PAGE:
The launchers for Android are fascinating. Many of them are creative and make our devices receive a unique personalization. Personally, I would like to love them unconditionally, but some features in almost all launchers make me unable to.
Incomplete and full of advertising
Who has never downloaded an incredible-looking launcher, full of unique themes, wallpapers, and suddenly found that all these features would need to be downloaded separately? Well, it feels just the same as buying a LEGO box and then finding out that half of the pieces aren't included.
Of course, not all launchers are like that, but personally, I'm less attracted to options that don't bring the full customization package. It is bad when the offer does not match what is offered in practice.
Perhaps the worst part is how much bloatware these launchers carry. As we can see in the image above, Facebook and YouTube are good apps, but who actually uses BlackBerry Messenger? Or rather, why should a launcher bring any pre-installed apps or shortcuts?
In fact, this is the secret advertising that plumbs the device world. Manufacturers and developers strike advertising deals with certain companies and try to push services and software to users, even if it's feature-based in a launcher.
The cone pack never comes complete
Imagine that you are sitting riding a wonderful 600 piece jigsaw puzzle that has a blue bird as its main plan. For some reason you have 100 pieces left to complete the whole drawing. From this is the question: why didn't those 100 pieces come in the box?
So we come to another problem with launchers, or rather the inconvenience that comes with most additional cone packages. These packs are always better than the system's own icons, drawing attention to the innovative design and contributing to the personalization of the device.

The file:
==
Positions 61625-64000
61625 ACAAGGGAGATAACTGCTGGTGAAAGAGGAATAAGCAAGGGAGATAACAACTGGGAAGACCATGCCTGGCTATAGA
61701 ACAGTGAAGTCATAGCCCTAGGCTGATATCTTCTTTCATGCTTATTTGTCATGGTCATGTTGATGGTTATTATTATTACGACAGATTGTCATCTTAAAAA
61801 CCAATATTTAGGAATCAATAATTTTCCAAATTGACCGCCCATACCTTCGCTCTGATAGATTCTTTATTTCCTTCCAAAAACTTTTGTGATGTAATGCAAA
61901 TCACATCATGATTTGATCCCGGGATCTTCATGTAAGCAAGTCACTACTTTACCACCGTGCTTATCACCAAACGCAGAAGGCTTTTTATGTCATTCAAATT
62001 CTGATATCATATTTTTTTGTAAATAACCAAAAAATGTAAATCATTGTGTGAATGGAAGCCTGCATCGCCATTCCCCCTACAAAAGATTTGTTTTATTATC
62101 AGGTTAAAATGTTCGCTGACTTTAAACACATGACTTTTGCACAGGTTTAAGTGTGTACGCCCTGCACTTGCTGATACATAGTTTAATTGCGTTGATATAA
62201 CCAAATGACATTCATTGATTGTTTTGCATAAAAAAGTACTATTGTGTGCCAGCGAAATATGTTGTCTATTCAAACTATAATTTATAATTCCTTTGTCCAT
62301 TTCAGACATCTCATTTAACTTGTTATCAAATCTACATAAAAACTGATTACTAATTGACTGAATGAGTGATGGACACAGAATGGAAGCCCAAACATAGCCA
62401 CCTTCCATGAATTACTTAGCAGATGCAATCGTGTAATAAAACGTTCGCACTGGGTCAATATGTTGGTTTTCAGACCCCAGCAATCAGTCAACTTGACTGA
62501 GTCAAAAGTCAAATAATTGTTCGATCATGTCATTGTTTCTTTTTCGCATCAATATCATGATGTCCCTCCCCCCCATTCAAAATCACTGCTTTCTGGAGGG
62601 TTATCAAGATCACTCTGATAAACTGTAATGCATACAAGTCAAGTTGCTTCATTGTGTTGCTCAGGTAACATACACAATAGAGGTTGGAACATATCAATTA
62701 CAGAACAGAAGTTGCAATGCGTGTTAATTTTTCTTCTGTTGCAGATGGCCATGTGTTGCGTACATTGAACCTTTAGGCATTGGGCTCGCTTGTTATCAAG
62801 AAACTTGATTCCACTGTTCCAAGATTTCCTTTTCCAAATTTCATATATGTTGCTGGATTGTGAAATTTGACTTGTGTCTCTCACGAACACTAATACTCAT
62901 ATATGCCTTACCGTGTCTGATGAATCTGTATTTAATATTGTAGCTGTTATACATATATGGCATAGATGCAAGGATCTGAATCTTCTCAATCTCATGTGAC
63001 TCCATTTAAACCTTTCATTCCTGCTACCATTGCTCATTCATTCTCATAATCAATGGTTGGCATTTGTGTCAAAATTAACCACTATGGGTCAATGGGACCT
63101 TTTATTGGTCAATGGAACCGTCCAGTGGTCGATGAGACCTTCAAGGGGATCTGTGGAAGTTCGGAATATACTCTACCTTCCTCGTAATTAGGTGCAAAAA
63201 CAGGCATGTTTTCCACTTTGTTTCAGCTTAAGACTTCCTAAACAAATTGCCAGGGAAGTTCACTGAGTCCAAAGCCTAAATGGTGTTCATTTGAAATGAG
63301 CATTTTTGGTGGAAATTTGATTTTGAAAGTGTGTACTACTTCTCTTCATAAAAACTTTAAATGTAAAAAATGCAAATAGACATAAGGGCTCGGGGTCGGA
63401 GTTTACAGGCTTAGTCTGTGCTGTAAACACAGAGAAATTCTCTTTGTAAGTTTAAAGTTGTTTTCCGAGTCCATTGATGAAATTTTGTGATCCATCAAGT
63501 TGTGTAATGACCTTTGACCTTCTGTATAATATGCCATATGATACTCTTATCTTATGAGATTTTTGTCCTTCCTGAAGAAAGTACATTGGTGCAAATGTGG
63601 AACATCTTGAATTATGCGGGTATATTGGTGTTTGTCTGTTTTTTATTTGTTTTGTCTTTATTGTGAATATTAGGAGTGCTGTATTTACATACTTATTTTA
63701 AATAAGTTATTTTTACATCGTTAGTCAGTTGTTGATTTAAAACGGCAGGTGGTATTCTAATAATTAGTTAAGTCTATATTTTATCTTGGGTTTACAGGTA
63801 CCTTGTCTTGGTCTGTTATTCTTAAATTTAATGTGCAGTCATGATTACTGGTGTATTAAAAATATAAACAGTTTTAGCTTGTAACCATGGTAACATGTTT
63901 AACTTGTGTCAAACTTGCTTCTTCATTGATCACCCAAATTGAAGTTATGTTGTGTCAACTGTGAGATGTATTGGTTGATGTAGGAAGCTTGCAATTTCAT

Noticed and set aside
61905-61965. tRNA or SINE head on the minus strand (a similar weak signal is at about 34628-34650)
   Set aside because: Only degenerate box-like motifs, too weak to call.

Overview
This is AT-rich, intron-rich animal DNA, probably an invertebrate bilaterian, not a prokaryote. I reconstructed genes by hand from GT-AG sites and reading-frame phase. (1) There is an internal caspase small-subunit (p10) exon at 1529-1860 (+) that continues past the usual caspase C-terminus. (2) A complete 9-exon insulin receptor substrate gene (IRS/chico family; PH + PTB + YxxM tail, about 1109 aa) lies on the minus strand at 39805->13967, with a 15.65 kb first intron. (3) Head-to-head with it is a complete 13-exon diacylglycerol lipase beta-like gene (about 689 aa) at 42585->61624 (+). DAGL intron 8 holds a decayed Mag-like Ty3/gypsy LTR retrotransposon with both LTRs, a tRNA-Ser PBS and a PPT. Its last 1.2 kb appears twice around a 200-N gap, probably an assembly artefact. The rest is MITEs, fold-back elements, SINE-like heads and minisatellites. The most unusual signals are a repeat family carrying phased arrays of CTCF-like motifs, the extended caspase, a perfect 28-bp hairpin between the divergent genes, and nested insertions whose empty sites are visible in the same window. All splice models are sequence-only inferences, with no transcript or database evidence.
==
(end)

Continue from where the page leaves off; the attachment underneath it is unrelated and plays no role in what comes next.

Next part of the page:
But, there are always missing cones in the package. It is common for some specific app or service to be left out, as many designers have not adapted the icon pack style with all the applications a user may have. One or two are left out and in the end, the personalization of the device is compromised.
Performance and battery are usually affected
I may be a little paranoid, but whenever I use a launcher on my device I realize that system and battery performance are compromised.
Of course, many launchers speed up the device interface as a whole, especially when the OS is overloaded by some interface – hi, TouchWiz! However, I have with me that the battery and RAM always end up paying for the use of the launcher.
Is it worth using a launcher on Android?
Of course, not all launchers can be included in these considerations that we present in the article. Particularly, the options that Google Play tests have always let me down in those regards. Now I want to know about you: do you use or recommend custom launchers?
What experiences have you had with launchers on Android? Do you really use it?
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